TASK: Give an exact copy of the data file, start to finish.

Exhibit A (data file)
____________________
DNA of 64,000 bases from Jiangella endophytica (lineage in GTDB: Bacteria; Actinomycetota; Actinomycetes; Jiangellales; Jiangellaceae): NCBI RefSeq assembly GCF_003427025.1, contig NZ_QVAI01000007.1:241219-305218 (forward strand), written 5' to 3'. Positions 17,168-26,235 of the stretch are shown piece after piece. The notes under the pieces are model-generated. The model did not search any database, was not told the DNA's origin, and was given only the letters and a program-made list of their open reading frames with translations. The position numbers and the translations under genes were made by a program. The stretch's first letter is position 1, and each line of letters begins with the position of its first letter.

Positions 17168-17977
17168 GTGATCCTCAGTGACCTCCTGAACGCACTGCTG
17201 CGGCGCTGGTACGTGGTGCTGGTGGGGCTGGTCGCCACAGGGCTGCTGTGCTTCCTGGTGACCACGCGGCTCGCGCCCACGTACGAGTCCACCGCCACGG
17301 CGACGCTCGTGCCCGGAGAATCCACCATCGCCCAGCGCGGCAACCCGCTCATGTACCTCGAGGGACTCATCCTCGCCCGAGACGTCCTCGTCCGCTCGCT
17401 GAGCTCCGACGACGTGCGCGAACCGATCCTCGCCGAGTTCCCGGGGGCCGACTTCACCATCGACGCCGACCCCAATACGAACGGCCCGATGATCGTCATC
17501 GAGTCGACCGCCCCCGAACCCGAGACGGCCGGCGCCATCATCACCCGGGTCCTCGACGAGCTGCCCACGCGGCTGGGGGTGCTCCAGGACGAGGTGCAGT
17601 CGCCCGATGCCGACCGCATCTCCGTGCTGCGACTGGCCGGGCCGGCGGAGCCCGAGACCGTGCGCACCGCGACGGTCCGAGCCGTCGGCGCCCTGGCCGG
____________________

DNA of 64,000 bases from Jiangella endophytica (lineage in GTDB: Bacteria; Actinomycetota; Actinomycetes; Jiangellales; Jiangellaceae): NCBI RefSeq assembly GCF_003427025.1, contig NZ_QVAI01000007.1:241219-305218 (forward strand), written 5' to 3'. Positions 17,168-26,235 of the stretch are shown piece after piece. The notes under the pieces are model-generated. The model did not search any database, was not told the DNA's origin, and was given only the letters and a program-made list of their open reading frames with translations. The position numbers and the translations under genes were made by a program. The stretch's first letter is position 1, and each line of letters begins with the position of its first letter.

Positions 17168-17977
17168 GTGATCCTCAGTGACCTCCTGAACGCACTGCTG
17201 CGGCGCTGGTACGTGGTGCTGGTGGGGCTGGTCGCCACAGGGCTGCTGTGCTTCCTGGTGACCACGCGGCTCGCGCCCACGTACGAGTCCACCGCCACGG
17301 CGACGCTCGTGCCCGGAGAATCCACCATCGCCCAGCGCGGCAACCCGCTCATGTACCTCGAGGGACTCATCCTCGCCCGAGACGTCCTCGTCCGCTCGCT
17401 GAGCTCCGACGACGTGCGCGAACCGATCCTCGCCGAGTTCCCGGGGGCCGACTTCACCATCGACGCCGACCCCAATACGAACGGCCCGATGATCGTCATC
17501 GAGTCGACCGCCCCCGAACCCGAGACGGCCGGCGCCATCATCACCCGGGTCCTCGACGAGCTGCCCACGCGGCTGGGGGTGCTCCAGGACGAGGTGCAGT
17601 CGCCCGATGCCGACCGCATCTCCGTGCTGCGACTGGCCGGGCCGGCGGAGCCCGAGACCGTGCGCACCGCGACGGTCCGAGCCGTCGGCGCCCTGGCCGG